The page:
We consider any allegations of fraud, loss or corruption to be very serious and will investigate them as a matter of urgency.
Fraud costs councils across the country an estimated £2 billion every year. We employ a corporate anti-fraud team through Veritau, who investigate any fraud committed against us, covering the following:
Misuse of a disabled person’s parking badge, also known as a blue badge, is an offence, and in some cases may constitute fraud.
We are committed to taking action against blue badge fraud and misuse and in serious cases offenders will be prosecuted.
It's a criminal offence to display a blue badge unless the badge holder is in the vehicle, or the vehicle is being used to pick up or drop off the holder.
It is also an offence for an individual to use a resident’s parking permit, or visitor scratch cards if they are not resident at the property or visiting the stated property at the time of use.
A large amount of tax payers’ money goes towards providing social care for those with care and support needs. This can be through funding a person’s residential care, providing care in their home, or through a personal budget, allowing the person to have more control over the care they receive.
There are a number of different types of fraud that can occur in this area, one of which is direct payment fraud. This is where a person receiving care, or someone acting on their behalf, may be misusing the money they receive from the council. Other examples of fraud in this area are financial abuse of a vulnerable person and failing to declare capital during a financial assessment.
We have a duty of care towards those with care and support needs, and so any fraud committed in relation to a person’s care can lead to the council having to pay more towards their care than it should be, to safeguard the person’s wellbeing. Any money lost as a result of fraud committed is money that could have been used elsewhere.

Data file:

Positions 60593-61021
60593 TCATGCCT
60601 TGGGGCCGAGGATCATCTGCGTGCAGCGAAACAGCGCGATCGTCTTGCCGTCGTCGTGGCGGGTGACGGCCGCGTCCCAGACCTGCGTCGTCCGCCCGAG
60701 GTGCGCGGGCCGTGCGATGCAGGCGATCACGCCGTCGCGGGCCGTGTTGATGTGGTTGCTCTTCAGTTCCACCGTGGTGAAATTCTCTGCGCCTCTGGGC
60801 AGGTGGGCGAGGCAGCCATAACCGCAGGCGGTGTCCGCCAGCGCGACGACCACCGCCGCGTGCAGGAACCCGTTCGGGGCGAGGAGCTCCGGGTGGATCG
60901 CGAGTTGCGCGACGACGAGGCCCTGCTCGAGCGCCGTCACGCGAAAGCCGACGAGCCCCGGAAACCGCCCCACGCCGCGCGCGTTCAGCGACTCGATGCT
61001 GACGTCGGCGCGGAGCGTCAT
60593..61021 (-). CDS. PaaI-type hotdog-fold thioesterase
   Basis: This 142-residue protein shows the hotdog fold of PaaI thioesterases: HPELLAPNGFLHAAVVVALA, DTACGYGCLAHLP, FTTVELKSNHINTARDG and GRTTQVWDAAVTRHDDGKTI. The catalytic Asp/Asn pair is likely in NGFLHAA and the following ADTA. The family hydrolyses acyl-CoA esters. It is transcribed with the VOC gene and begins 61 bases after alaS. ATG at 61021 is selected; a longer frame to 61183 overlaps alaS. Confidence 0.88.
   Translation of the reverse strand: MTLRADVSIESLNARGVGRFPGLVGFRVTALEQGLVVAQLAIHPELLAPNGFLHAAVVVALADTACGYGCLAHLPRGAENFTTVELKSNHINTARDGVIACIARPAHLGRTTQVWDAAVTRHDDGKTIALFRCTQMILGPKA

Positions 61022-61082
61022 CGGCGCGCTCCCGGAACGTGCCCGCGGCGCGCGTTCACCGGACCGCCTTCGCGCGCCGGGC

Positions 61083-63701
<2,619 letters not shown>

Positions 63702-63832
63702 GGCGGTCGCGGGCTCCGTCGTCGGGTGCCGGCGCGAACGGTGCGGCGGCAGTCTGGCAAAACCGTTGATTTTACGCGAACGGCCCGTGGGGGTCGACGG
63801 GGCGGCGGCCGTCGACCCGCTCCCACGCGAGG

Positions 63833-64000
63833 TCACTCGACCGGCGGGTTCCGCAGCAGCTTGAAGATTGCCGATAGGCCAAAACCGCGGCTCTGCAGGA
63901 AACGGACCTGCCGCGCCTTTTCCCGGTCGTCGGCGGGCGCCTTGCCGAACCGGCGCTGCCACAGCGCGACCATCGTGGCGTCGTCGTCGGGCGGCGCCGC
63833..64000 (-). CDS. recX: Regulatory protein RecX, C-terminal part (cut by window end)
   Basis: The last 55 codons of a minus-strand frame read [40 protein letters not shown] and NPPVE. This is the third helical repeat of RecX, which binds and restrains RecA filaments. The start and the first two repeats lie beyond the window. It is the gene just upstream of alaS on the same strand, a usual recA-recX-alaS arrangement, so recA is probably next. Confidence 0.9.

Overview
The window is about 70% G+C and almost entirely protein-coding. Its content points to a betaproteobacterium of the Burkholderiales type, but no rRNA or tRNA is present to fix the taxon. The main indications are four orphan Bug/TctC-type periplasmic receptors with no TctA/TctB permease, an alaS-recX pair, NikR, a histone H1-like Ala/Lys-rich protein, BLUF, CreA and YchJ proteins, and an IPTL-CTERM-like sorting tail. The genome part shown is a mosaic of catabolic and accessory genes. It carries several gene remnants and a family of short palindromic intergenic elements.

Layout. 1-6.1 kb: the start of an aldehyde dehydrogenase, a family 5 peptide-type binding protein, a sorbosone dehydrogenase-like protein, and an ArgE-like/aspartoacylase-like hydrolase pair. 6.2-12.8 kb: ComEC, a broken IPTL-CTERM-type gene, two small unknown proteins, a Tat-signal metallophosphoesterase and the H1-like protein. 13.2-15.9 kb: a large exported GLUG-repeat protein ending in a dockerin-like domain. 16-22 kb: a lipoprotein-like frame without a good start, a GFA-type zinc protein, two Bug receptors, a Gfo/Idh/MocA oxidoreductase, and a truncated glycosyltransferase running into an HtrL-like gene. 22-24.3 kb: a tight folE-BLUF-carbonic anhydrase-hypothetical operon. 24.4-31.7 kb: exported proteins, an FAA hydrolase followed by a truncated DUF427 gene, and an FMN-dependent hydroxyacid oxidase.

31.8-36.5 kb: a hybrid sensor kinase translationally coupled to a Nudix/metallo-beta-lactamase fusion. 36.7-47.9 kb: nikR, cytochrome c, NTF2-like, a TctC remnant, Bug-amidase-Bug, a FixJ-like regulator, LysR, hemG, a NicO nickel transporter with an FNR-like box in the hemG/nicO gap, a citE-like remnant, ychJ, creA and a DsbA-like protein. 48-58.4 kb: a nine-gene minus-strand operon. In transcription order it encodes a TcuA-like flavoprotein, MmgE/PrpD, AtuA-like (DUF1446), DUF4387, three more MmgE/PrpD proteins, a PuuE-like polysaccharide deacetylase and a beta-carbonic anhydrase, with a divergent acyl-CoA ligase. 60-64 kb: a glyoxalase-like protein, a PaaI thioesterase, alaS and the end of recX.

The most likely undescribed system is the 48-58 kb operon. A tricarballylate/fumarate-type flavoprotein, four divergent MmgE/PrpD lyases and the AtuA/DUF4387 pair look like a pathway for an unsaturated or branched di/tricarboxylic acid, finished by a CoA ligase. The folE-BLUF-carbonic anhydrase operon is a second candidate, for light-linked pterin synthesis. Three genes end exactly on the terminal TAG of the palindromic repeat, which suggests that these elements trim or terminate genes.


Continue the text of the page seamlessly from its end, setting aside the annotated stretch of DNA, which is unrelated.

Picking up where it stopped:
We investigate schools applications where it is believed that an incorrect address has been provided in order to gain a place at a specific school. We may withdraw a school place or block an application at any time if an application is found to be fraudulent or intentionally misleading.
Reporting fraud and making a whistleblowing complaint
If you're aware of, or suspect, fraud is being committed against the council then please report it. We are reliant on members of the public reporting suspected fraud to us, and we look into all reports that we receive. Any information you have can be provided anonymously if you wish.
You can also make a whistleblowing complaint under our whistleblowing policy (pdf / 311 KB).
Proactive fraud and data matching exercises
We carry out regular checks to protect the council against fraud. This includes matching our data to the information held by other organisations. We also carry out reviews of claims and applications in order to check whether people’s circumstances may have changed.
Data matching exercises that we carry out include the National Fraud Initiative, Housing Benefit Matching Service and local initiatives involving other organisations we work with closely in this area.
Where appropriate, we'll share information with the Department for Work and Pensions, other councils and relevant organisations.
We've set out how we use the information you provide to us in our fair processing notice (pdf / 242 KB).